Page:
Over the next three weeks, we are going to be reading three long passages from John’s Gospel: The woman at the well, the man born blind, and the story of the raising of Lazarus. Each of these passages are chosen because they reveal something to us about the Easter mysteries of our faith. These readings are of a special importance to the Elect in our RCIA program, as they receive the scrutinies in order to prepare for the celebration of the Sacraments of Initiation during the Easter Season.
Our readings this weekend focus heavily on the theme of water. We know that water is necessary for life. Plants need water to grow, and if humans and animals do not have access to water, they become dehydrated and die. That’s why both the Israelites in the First Reading and the woman in the Gospel are so focused on making sure that they can get water when they need it.
We all know that we need to continually drink water in order to survive. We can’t just take a single sip, and have that be sufficient for the entirety of our lives. And yet, we read in the Gospel that Jesus desires to give us living water, so that we will never be thirsty again. How can this be?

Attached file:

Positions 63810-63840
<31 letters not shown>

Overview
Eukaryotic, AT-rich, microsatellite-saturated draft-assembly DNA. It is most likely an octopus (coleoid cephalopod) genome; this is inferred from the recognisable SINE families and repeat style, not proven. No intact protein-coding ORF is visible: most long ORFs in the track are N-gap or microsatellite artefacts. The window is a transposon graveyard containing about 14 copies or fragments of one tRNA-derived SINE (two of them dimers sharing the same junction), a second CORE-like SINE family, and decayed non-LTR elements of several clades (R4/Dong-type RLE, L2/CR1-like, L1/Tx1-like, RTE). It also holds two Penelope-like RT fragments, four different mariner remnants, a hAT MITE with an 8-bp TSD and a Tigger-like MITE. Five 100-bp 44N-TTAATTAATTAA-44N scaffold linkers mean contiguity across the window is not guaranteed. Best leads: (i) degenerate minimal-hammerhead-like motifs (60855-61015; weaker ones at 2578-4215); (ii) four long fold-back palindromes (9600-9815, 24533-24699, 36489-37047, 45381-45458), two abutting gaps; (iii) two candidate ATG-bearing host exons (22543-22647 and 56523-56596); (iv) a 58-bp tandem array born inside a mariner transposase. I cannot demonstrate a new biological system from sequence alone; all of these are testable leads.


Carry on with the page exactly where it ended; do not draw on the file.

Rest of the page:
To answer this question, we need to know a bit about how John’s Gospel is composed. There is a reason that the symbol for John’s Gospel is the eagle: because this Gospel soars over the others in terms of its Theological development. Often, in John’s Gospel, Jesus will be speaking on a very spiritual level, while the person he is speaking to interprets his words in a very real way. Jesus’ task then, is to get the person to change their way of thinking, so that they begin to comprehend spiritual realities.
When this happens, the woman realizes that Jesus is not talking about satisfying physical thirst, but rather a spiritual thirst. This is a thirst that we so often try to satisfy through other means, just as the woman in the Gospel did. What is interesting is that when she goes to tell the villagers about Jesus, she leaves her water jar behind. This is symbolic of the fact that she has left her old life behind, and has allowed the living water to well up inside of her to eternal life.
Each of us is called to have this same conversion in our lives. What is God calling you to leave behind, so that you can truly follow him more faithfully? May God give us deeper insight this week, so that we can truly allow the living water to well up in us to eternal life.
Sincerely in Christ,
Fr. Steven Huber, CSB